Descendants of Slavery Seek Reconciliation, Find Friendship
Posted May 9, 1999
CHARLESTON, SC — Racial reconciliation can be delicate and sometimes painful, but attempts to heal the pain of the past are still being made.
The charm ofCharlestoncan be stunning, but its past can be equally overwhelming.
Today, sailboats and frieghters share South Carolina's Copper River, but hundreds of years ago, the same tides ferried a different cargo.
"Our family enslaved close to 4,000 people. People got up at dawn, worked in the rice fields and didn't knock off until 3:00 or 4:00. This went on six days a week. Of course they were not compensated. All the fruit of their labor was taken away from them. There was a lot of pain," said Edward Ball.
For 170 years, Ball's family owned 25 rice plantations in South Carolina's low country including Middleburg.
Built in 1699, the old plantation house has not changed much, but the Ball family attitude has.
"What we bequeathed to the country was a broken society, and we had to come to terms with that. I had to mess with the family history," said Ball.
His messing with the family history led to a best-seller, "Slaves in the Family." He researched and wrote with a purpose.
"To extend the hand of reconciliation to black people from our family to the families of black people," explained Ball.
Ball spent years talking with skeptical, sometimes hostile descendants of slaves. He gained trust by sharing information that families did not know about their relatives.
"Their work assignments. One tried to run away. The fact that a great great grandmother was bought as a 10-year-old girl," said Ball.
Through his extensive research atDukeandUNC, he found there were at least 75,000 living Americans who were descendants of Ball family slaves. He knew the business was big but not that big.
"It took my breath away. It made me feel like it was an important story to tell. These were people who lived in anonymity without a voice. They were deprived of an education. They had left traces on history. In general, their memory had been washed away," said Ball.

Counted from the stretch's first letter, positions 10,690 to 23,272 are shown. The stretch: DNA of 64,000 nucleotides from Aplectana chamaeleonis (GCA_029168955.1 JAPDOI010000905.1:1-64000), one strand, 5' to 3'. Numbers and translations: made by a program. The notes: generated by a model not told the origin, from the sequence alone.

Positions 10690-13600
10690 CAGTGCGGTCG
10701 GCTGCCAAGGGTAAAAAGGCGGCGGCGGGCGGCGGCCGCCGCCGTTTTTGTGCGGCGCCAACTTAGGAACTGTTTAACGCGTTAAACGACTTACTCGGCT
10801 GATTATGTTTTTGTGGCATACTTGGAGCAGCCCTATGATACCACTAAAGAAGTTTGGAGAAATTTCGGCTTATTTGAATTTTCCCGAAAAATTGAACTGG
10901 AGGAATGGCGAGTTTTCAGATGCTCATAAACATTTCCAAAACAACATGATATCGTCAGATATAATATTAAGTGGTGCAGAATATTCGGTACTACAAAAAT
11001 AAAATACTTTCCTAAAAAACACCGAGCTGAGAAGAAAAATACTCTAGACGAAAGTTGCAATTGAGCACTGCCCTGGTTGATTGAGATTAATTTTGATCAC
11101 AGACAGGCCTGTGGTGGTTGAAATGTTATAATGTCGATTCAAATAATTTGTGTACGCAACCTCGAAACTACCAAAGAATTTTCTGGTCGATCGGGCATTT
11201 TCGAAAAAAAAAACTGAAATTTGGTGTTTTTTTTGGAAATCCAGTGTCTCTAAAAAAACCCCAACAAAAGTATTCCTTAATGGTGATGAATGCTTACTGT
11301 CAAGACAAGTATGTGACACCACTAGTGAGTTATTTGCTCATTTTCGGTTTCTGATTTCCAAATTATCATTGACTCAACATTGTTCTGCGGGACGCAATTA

One of the descendants is Sonya Fordham who spent some of her college days in North Carolina. She is now a teacher, social worker, mother of a beauty queen and never embarrassed about her slave past.
"We have been victorious, because we are free. The freedom was not something that was given to us. It was something we won," said Fordham.
There are stories in the book on how that freedom was won. At Middleburg, there are reminders like the huge rice fields and remnants of the mill.
One brick and wood building was the commissary. Built in the late 1700s, it was used to house food for the slave families.
And if the records of this plantation are correct, two rooms had a unique use. They made up the plantation jail where defiant salves were brought as well as newcomers who simply needed to be broken.
"Usually on a Saturday night. The worst punishment was to be thrown in on a Saturday night. Not exactly due process," said Ball.
"God was with us during our darkest days," said Fordham.
Two descendants, one of slaves and the other of slave owners. Both have sought reconciliation, and both say they have begun to find it. They consider each other a friend.
The book brought them together, and together they have begun to heal. Fordham challenges others to read "Slaves in the Family" and learn as she did.
"We were slaves not only in the fact these people kept us chained, but even in our enslavement, we did not lose our mental state. We were never really slaves. We were just captive people. It's not a depressing story to me," said Fordham.
Both Ball and Fordham told similar stories that had been passed down through both their families about the freeing of the slaves at Middleburg.
Ball and Fordham quoted one of the soldiers who came in to free the slaves as saying they were "free as a bird." Photographer Ed Wilson, an African American, took these pictures. It was difficult for him to visit the plantation and listen to some of the stories of brutality.
Ed, you are to be commended.